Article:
• Consider our vocation and what Jesus has called us to do.  How do we encourage others to follow Jesus?
  • Consider how we can bring the ministry of healing to others whether through intercessory prayer and/or through the gift of healing that we may possess. How can we continue the healing mission of Jesus?
How does our action plan compare with Jesus?  May Chapter 4 inspire us to consider how we are continuing the ministry of Jesus and to follow His action plan-preparation of soul through fasting, experience trials and temptations of the devil, before preaching the Good News and engaging in ministry of healing
                                            How will this Gospel affect your life this week?

Sunday, January 15, 2017

Behold the Lamb of God-2nd Sunday of Year A Collect

The Collect for the 2nd Sunday of Year A reads as follows:

Almighty ever living God.
who governs all things,
both in Heaven and on earth,
mercifully hear the pleading of Your people,
and bestow Your peace on our times.
We make this prayer through Christ our Lord.
In making this prayer tangible, the following reflection questions emerged.
1. What does the phrase Almighty ever living God mean to me?
2. How might I use this phrase as prayer, affirmation, consolation during this week?
3. As Almighty ever living God governs all things, then this means everything about me too.  How might this reality change the way I respond to God this week? Does it change the way I feel (eg if I am feeling anxious, worried, depressed).o
4.What is my image, thoughts,  experience, understanding of a merciful God?
5. Do I believe in the power of my prayer to God?  Am I persistent and relentless as I plead for my needs and the needs of others and the world?
6. What does God's peace mean to me? 
Perhaps I might offer this prayer during the week'' bestow your peace on our times"  on the train, at my workplace, parish, in the car, with the family at meal times. Wherever you are, why not ask God to ''bestow Your peace on our times".
You would think that as today is the Second Sunday of Year A that our Gospel would be from Matthew, as this will be the synoptic Gospel from which we will be reading most of the year.  But no, the Church provides us with part of chapter 1 from John's Gospel.  Why?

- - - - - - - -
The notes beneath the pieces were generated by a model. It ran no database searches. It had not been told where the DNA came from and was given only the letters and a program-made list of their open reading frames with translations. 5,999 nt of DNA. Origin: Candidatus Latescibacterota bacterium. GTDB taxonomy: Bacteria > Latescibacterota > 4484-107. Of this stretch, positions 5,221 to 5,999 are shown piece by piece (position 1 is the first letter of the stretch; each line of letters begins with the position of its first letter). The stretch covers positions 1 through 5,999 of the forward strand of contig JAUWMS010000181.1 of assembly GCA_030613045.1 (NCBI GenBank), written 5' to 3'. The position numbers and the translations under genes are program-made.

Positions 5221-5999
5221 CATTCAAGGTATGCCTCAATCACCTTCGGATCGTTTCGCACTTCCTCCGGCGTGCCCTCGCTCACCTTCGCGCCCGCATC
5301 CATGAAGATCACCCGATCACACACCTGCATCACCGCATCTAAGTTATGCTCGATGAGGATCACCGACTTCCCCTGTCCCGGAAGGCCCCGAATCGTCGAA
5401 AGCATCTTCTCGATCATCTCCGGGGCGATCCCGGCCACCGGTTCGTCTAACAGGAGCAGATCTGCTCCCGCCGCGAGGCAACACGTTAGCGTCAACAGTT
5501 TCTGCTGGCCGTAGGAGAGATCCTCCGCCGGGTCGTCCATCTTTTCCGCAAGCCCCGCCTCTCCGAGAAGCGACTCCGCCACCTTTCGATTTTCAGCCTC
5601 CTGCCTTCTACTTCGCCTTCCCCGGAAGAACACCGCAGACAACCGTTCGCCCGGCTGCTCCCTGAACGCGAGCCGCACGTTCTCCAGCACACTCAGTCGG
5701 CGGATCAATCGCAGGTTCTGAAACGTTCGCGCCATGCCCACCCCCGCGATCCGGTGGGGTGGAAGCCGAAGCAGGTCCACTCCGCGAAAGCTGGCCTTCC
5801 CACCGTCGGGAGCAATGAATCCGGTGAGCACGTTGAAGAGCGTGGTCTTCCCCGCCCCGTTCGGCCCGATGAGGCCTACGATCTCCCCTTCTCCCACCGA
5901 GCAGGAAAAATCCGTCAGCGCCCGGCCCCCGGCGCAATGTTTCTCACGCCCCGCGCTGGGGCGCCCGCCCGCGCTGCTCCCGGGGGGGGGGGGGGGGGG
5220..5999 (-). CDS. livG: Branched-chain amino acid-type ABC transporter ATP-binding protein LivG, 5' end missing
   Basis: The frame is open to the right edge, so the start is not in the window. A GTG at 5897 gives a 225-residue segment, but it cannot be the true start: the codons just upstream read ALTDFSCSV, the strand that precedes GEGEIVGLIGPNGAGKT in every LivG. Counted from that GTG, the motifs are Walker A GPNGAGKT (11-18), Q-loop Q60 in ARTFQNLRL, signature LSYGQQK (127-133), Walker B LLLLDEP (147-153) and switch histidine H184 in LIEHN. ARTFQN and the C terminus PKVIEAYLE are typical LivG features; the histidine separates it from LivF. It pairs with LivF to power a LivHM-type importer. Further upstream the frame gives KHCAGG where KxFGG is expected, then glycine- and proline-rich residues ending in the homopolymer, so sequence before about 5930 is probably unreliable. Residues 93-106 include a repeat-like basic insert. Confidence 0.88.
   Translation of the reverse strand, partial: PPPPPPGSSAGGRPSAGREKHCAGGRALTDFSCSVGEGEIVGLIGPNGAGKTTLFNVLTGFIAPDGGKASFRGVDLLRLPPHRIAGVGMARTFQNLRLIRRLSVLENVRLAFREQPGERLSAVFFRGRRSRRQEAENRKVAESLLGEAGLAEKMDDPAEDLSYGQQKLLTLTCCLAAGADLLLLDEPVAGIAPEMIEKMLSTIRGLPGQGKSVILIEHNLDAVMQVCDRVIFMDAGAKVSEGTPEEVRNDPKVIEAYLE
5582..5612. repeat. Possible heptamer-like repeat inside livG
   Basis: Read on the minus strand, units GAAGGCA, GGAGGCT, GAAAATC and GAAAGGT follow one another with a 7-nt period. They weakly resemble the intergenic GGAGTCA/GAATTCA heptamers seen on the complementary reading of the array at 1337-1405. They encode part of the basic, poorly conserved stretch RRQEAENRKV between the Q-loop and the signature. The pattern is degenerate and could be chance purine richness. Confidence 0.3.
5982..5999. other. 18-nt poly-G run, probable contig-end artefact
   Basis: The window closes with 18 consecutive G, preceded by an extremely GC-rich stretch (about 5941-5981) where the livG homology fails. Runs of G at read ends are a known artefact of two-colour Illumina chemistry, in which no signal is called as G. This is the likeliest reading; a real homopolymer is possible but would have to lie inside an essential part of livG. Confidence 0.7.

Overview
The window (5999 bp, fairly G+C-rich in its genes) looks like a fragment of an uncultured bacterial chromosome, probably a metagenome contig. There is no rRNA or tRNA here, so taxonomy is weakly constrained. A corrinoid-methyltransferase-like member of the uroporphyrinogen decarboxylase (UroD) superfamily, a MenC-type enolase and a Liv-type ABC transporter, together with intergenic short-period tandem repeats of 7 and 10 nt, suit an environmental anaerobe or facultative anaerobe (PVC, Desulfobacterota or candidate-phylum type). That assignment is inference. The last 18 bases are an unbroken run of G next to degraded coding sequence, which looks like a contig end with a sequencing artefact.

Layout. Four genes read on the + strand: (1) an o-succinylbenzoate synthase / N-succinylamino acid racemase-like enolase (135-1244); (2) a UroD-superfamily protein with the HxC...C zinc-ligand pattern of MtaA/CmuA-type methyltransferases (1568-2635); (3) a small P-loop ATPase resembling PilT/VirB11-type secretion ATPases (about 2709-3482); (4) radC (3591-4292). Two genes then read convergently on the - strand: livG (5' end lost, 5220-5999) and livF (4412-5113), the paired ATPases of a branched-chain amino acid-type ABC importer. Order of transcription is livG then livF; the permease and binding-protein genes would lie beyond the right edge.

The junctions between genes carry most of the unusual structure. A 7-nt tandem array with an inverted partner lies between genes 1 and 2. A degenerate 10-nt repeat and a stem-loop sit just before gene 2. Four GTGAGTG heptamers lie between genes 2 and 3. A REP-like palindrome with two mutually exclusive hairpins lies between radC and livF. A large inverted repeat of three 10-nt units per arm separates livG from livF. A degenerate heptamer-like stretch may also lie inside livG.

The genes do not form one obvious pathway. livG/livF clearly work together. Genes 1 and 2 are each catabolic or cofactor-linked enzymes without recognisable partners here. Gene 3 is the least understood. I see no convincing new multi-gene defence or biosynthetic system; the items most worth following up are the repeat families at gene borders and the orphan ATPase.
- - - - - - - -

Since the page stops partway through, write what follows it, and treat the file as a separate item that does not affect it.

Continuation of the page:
Today's verses from Gospel of John follow on from the Baptism of Our Lord, which we celebrated last week.
Today John the Baptist points out Jesus ''Behold the Lamb of God". He testifies and gives witness to the truth that Jesus is the Son of God. He provides the evidence of what he saw and heard. Unlike Herod with the visit of the 3 Kings, John the Baptist was not afraid that he would lose his power or identity as a prophet or that he could lose some of his followers.  He spoke for the truth and pointed out Jesus, living out the mission that was given him- to point the way to Jesus.
When I hear this Gospel I think of the chorus Behold the Lamb of God from Handel's Messiah.  You might like to listen to it as you ponder this Gospel.  The other piece of music that comes to mind is Bizet's Lamb of God.  Here are the links to both pieces of music.
So the question arises Am I like John the Baptist and point out Jesus to others?  If not, what are the hesitations/blocks in doing so?  Often we do not want to come across as a ''bible basher'' or perhaps worse seen as mentally ill.  Perhaps, we feel that we would like to do more but feel that society has silenced our voice.  We only silence our own voices if we do not open our mouths.  Think about it for a moment.  No sound comes out if we do not open our mouths.